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UK manufacturing shows signs of strengthening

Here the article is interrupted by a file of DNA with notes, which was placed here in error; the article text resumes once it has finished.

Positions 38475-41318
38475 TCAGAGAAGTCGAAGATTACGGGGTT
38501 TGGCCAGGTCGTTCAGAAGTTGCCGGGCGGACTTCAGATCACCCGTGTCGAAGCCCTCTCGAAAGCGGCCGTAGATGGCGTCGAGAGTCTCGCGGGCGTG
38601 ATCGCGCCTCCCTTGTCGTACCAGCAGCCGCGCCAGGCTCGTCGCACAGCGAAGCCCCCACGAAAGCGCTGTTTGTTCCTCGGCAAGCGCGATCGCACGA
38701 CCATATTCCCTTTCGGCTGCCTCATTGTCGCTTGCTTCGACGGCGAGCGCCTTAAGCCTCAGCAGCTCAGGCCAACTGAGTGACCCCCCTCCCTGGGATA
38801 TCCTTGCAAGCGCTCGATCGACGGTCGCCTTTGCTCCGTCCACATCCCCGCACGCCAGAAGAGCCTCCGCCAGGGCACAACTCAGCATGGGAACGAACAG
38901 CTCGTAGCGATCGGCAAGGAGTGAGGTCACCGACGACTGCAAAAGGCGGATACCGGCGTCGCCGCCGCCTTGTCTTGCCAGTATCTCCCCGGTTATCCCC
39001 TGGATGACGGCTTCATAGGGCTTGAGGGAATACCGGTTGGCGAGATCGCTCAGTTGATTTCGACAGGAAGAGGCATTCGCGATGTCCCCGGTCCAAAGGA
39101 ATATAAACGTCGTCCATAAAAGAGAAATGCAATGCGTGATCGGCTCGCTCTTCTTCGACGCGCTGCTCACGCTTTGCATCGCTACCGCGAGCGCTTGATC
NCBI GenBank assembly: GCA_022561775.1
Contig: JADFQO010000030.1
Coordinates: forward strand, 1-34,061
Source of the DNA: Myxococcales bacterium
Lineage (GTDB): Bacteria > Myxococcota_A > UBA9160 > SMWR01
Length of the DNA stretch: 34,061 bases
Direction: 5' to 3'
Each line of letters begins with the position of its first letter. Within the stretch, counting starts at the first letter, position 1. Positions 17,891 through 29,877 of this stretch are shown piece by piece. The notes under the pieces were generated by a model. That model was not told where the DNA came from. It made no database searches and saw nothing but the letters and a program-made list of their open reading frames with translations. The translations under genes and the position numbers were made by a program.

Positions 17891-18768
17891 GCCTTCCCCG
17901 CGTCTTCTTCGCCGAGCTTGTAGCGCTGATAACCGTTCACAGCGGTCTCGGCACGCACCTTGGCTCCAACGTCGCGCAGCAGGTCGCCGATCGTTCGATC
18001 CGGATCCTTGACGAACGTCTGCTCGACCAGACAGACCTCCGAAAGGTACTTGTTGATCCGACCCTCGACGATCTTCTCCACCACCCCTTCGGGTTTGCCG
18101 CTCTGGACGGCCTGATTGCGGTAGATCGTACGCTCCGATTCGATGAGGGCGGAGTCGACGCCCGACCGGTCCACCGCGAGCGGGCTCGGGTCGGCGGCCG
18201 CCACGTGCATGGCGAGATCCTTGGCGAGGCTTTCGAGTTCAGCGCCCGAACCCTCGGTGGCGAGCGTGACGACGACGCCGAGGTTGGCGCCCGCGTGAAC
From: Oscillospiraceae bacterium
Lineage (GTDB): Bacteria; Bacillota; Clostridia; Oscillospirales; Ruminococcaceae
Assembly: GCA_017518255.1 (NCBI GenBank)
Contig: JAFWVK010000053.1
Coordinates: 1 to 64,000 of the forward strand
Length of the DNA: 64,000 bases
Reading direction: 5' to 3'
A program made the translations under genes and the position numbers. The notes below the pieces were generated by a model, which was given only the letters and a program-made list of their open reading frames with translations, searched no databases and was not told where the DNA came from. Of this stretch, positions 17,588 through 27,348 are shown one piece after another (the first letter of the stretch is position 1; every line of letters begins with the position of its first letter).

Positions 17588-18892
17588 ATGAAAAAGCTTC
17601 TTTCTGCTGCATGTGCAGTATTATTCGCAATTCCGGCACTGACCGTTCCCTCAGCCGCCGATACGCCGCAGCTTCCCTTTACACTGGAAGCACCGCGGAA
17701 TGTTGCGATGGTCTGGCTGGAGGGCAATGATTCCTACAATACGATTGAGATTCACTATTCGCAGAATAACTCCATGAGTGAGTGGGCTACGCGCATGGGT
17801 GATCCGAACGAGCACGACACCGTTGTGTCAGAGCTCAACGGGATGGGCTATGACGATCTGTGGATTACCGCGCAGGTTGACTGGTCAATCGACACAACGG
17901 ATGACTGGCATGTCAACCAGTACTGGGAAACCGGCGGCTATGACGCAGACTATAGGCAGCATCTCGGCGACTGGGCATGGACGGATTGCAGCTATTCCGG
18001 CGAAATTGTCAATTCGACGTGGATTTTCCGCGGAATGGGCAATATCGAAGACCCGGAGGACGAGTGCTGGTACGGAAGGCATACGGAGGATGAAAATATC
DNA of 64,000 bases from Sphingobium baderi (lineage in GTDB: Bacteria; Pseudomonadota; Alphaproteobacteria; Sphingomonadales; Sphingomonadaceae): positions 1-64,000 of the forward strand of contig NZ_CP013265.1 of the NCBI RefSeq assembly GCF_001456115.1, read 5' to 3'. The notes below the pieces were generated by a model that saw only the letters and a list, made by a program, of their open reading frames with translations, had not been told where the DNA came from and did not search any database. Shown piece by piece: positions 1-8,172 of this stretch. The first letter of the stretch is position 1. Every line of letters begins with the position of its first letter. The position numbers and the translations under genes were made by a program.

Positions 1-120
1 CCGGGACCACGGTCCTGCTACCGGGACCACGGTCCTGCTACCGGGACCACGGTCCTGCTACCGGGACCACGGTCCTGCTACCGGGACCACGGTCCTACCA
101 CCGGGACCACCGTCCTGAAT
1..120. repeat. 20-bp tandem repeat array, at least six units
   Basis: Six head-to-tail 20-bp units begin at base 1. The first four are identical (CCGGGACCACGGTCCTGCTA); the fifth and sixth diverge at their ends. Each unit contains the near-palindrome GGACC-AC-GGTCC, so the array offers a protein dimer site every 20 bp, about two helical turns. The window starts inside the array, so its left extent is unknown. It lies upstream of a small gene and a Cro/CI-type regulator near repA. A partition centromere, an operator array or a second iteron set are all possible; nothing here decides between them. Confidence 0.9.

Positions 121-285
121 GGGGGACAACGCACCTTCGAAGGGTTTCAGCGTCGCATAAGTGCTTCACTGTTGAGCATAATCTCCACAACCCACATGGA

LONDON (January 5, 2010) -- Hopes for a better year in 2010 have been raised by an economic indicator showing that UK manufacturers increased activity in December. The monthly CIPS/Markit purchasing managers' index (PMI) rose to 54.1 last month, the fastest expansion rate since before the start of the recession. Rob Dobson, senior economist at Markit, said: "December PMI data signal a positive end to a tumultuous year for UK manufacturers." "The outlook is somewhat clouded given the uncertainty of the timing of fiscal and monetary stimuli withdrawal but the momentum and broad-base of the recovery should hopefully aid sustainability." The PMI provides a quick snapshot of manufacturing in the previous month – a figure above 50 showing growth in activity. Official statistics for manufacturing production in November and December have not yet been published. National Statistics compiles the Index of Production, which for the category on manufacturers of rubber and plastic products showed a figure of 86.7 in the third quarter of 2009, up by 1.5 points from the second quarter, but down from 97.6 in the third quarter of 2008 (base year is 2005). Reuters reported comments from economic analysts, whose PMI consensus forecast had been 52.0. "Clearly the PMI manufacturing survey was significantly stronger than expected,” said Mark Miller, economist at Lloyds TSB Corporate Markets. “Yes it's an encouraging number, taken alone. But an awful lot depends on global economic growth this year and whether UK manufacturers can continue to export reasonably successfully.” A major reason for the strengthening in December was an increase in orders in the UK, which firms in the PMI survey linked to improving market conditions and retailers rebuilding stocks. A report by BDO and EEF suggests the recession has concentrated a trend for the return to the UK of some production that had previously been relocated overseas (confirming reports published in PRW last year). The BDO/EEF Manufacturing Advantage survey shows 14 percent of companies have brought production back to the UK in the past two years. The three main reasons for this are: cost savings were not as great as expected; the required quality was not achieved overseas; and the speed of getting products to market was not good enough. “The recession has put pressure on companies to evaluate where is best for manufacturing functions and if previous decisions on location have been successful or need to be reconsidered,” the report said. The findings do not mean companies will completely reverse decisions to offshore production, but the best place to manufacture is not always in low-cost economies, the report said. The research also pointed to three key areas for manufacturers who are seeking a global competitive edge: design and development; service provision; and production and assembly. On average, 12 percent of UK manufacturers’ revenue is now derived from services.